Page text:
We have launched a new website and this page has been archived.Find out more

[Skip to Content]

22 January 2015

Working together to tackle extremism

Working together to tackle extremism

On the wet, blustery evening of Sunday 11 January, over 1,000 people gathered in front of the Senedd in Cardiff Bay with 'Je suis Charlie' signs, supporting the principle of freedom of speech and to remember those who died in the tragic events in France on 7 and 8 January. The event was organised by a French student with the support of the French consul in Wales and brought people from many sections of Welsh society together, including many from Wales' faith communities.

The Paris attacks were the latest in a long list of atrocities that have been committed by Islamic terrorists in recent months in places far afield such as Nigeria and the Middle East, but with increasing fears of attacks occurring closer to home.

The problems of extremism and radicalisation are ones that are being taken seriously in Wales, not least of all by many within the Muslim community and by the Prevent counter-terrorism groups. It would seem also that there is a growing role for Christians to play as well, with much involvement stemming from the biblical injunction to be peacemakers and to work for religious freedom for all. An initiative last summer that brought Muslim leaders together to produce a pamphlet for their young people, encouraging a peaceful expression of Islam, had Christian involvement at a strategic level. Evangelical Alliance Wales has also become a member of the Cardiff Prevent Stakeholder Group.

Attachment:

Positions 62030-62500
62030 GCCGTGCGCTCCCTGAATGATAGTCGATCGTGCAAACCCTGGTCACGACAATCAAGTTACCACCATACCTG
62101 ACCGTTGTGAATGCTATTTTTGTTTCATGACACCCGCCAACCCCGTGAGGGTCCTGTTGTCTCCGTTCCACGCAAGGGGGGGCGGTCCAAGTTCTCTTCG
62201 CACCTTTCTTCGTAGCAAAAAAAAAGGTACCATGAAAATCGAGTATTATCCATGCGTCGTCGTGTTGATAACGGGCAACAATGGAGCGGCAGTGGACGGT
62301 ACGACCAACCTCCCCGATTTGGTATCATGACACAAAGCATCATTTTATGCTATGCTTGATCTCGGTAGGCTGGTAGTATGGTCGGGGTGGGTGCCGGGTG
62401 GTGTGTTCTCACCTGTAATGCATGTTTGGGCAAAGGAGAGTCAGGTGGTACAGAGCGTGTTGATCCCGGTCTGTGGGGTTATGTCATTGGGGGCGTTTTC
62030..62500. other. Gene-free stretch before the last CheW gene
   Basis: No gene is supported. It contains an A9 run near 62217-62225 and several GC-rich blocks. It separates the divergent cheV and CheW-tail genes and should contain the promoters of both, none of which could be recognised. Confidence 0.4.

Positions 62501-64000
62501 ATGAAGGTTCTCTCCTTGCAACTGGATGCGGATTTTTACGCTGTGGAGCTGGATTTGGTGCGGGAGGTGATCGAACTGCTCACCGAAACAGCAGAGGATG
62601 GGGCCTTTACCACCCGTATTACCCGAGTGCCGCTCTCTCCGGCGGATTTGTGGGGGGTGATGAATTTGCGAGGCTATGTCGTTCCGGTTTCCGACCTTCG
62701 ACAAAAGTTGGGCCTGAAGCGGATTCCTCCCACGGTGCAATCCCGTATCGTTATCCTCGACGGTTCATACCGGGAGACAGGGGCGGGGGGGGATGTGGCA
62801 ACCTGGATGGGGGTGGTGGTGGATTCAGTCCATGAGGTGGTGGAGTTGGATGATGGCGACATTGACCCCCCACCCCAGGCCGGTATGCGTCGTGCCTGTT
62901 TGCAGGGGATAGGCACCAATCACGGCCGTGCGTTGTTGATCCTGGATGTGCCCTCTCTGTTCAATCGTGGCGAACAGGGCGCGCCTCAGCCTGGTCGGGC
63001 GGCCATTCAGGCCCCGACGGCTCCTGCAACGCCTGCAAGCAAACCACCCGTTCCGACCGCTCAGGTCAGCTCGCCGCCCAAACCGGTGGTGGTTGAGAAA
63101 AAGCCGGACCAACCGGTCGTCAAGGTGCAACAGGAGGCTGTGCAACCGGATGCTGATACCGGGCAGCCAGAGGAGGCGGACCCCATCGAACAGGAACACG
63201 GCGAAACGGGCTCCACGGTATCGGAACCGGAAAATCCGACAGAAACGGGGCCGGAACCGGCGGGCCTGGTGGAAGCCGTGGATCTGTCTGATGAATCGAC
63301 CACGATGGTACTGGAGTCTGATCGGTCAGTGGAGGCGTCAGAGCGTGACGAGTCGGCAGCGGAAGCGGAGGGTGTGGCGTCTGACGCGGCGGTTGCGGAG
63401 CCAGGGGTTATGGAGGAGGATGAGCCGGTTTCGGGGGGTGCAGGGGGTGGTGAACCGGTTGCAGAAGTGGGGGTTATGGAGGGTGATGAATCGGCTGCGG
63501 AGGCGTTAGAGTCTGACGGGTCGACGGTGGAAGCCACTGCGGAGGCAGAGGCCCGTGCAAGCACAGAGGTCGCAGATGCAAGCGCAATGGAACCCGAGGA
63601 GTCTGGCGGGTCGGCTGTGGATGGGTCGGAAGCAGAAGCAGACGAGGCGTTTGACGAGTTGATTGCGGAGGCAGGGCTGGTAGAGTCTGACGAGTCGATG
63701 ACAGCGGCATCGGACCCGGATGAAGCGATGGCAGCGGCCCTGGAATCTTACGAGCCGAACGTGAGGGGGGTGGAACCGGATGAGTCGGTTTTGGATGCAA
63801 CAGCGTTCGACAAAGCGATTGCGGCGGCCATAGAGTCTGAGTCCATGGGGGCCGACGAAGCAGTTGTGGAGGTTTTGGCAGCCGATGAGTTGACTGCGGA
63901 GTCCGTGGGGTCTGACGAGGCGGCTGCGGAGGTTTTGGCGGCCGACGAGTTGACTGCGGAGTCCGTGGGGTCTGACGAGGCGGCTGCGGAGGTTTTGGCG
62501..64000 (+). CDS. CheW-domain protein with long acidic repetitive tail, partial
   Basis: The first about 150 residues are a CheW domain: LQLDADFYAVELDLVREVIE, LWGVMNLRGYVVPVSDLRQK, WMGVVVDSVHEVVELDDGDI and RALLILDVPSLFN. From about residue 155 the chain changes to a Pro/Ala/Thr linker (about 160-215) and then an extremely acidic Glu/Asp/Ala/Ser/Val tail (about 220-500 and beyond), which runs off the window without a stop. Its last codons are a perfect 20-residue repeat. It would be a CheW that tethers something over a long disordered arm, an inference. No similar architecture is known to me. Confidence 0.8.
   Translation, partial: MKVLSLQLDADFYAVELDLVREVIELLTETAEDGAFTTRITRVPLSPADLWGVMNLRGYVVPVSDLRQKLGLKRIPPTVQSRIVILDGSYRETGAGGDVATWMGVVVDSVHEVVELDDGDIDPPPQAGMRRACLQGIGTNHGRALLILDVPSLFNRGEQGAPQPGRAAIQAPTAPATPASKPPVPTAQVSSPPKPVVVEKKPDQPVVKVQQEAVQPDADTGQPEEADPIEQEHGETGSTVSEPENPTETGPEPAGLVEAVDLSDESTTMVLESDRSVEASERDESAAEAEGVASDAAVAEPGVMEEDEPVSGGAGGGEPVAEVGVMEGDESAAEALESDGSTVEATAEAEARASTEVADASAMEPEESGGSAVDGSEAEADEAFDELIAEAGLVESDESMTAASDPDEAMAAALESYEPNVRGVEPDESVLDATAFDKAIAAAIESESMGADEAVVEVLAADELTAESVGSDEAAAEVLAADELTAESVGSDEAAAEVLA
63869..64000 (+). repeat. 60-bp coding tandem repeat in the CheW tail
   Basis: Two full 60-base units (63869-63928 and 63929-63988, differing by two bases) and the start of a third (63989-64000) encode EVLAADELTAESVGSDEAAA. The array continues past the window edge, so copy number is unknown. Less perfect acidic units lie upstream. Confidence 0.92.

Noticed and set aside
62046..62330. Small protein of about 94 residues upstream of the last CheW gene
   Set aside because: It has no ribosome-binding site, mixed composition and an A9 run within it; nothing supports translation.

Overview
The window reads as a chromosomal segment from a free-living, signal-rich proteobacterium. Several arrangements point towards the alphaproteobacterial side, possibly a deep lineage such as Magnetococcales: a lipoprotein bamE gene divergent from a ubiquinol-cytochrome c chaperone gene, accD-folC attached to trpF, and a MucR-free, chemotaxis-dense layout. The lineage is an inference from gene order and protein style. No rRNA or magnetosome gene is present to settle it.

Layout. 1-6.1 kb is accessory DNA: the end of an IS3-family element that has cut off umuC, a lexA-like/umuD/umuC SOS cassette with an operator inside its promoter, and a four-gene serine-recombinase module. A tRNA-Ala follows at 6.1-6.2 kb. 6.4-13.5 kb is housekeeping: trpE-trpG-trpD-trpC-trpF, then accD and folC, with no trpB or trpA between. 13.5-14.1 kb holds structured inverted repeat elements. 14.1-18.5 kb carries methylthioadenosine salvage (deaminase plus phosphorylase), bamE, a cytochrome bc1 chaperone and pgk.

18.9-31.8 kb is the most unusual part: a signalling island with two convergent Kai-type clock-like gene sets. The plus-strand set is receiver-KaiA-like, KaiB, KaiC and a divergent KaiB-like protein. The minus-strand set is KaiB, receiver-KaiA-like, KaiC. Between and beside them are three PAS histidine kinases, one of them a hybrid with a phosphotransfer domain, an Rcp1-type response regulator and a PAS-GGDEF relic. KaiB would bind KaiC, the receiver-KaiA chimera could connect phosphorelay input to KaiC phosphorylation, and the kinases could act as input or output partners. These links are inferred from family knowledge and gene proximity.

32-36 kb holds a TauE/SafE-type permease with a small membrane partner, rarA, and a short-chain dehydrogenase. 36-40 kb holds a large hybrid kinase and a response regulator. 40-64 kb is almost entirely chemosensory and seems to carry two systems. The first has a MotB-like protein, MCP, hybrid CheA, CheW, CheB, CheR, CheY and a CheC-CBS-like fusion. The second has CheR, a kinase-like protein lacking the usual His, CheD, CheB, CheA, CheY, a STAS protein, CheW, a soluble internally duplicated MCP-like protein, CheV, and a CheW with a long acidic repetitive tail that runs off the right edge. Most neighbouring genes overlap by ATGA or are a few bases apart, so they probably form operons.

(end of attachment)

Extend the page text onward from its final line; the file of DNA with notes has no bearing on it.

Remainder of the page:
While much evangelical engagement in this area is still at an embryonic stage in what is a fast-moving issue, it is hoped that the Christian-Muslim relationship dynamics will develop in a way so as to maximise the Christian contribution. That engagement will involve bridge-building, friendship and support as well as bringing faith perspectives into discussions. Some Christians, aware of persecution of Christians in Muslim-majority countries and issues surrounding conversion from Islam, may want to be able to talk about these issues as well at the earliest given opportunity. Trust needs to be built however if such discussions are going to be fruitful but the ideal scenario is where relationships develop between Christians and Muslims in Wales so that we are indeed able to discuss all of the issues.

The landscape is quickly moving with discussions on freedom of speech in the aftermath of the Charlie Hebdo killings being one such example. On one hand, Christians can empathise with the Muslim community over the offence caused to them by the cartoons. In recent decades we have had films such as The Life of Brian and The Last Temptation of Christ made to ridicule Christianity as well as Jerry Springer: The Opera, which was greatly offensive to many Christians. On the other hand, our support for freedom of speech includes an acceptance that such films and plays can be produced.